Cabin for Solveig og Tore Sandberg
- Jens Andreas Selmer (Architect)
- Wenche Selmer (Architect)
- Creation date: 21. desember 1976
- Object type: Utkast
Born 17.05.1911, death 30.08.1995
Born 23.05.1920 in Paris, Frankrike, death 30.05.1998
Wenche Selmer renewed the tradition in timber architecture
Wenche Selmer studied building design at the Oslo National College of the Arts in 1945. In the following years she worked for several high-profile architects, among them Marcel Lods (1891–1978) in Paris, and Arnstein Arneberg (1882–1961) in Oslo. She started her own practice in 1954.
The house in Trosterudveien
Wenche was married to Jens Selmer, and the couple collaborated on a number of projects. Their own home, a timber house in Trosterudveien in Oslo, had open plan solutions, with no clear boundaries between kitchen, living room and hallway. A large sliding door of glass looking onto the garden gave the sense of being in close touch with nature. The couple was awarded Sundts Premie, a Norwegian architectural award, for the house in 1963.
Wenche and Jens Selmer further developed Norwegian building traditions. Although they often collaborated, they had their own careers and their own distinctive styles.
Modern and traditional
Wenche Selmer's work combined modern features, such as open plan design and large glass areas, with traditional building techniques. The buildings were designed to blend in with the landscape, with natural materials and adaptations to accommodate the individual plots. She was inspired by Knut Knutsen (1903–1969), who believed that a building had to have a harmonic “natural presence” in its surroundings.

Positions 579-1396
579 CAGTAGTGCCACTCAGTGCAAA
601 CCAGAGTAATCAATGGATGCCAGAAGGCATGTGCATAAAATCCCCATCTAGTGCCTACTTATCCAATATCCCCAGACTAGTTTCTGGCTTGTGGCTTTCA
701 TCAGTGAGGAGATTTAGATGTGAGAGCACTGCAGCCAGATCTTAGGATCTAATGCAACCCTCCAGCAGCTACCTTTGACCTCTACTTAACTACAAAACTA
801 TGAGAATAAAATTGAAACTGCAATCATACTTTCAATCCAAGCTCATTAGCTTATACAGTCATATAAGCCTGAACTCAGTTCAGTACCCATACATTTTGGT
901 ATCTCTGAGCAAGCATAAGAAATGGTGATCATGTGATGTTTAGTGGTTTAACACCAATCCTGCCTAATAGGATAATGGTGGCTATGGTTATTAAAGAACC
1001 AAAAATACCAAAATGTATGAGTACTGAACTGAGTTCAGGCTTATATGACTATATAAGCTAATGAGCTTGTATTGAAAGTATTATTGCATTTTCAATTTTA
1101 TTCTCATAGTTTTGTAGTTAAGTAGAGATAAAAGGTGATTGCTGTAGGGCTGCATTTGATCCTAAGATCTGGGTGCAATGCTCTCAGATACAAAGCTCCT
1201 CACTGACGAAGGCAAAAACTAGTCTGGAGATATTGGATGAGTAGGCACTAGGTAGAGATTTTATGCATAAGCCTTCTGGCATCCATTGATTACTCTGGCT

To design houses simply and naturally in terms of materials, constructions, climate and surroundings has been the foundation I have built on.
Wenche Selmer in Byggekunst, 1980
Selmer says that experiences from nature taught her to distinguish between the necessary and the redundant. She would sleep outdoors on a building site to familiarise herself with the climate and terrain. Her cabins were functional and adapted to the needs and uses of the inhabitants. For example, cabins located by the sea were given large entrance spaces with room for fishing equipment. In areas where the wind could suddenly change direction, she provided multiple entrances. Selmer took advantage of local resources such as craftsmen and materials.
Selmer had a large production of small houses and cabins, and often drew two to three buildings a year. During her long career, which ran from 1953 to 1997, she left her mark on more than 120 cabins, houses and boathouses through solo and collaborative projects. As an associate professor at the School of Architecture in Oslo, she had considerable influence.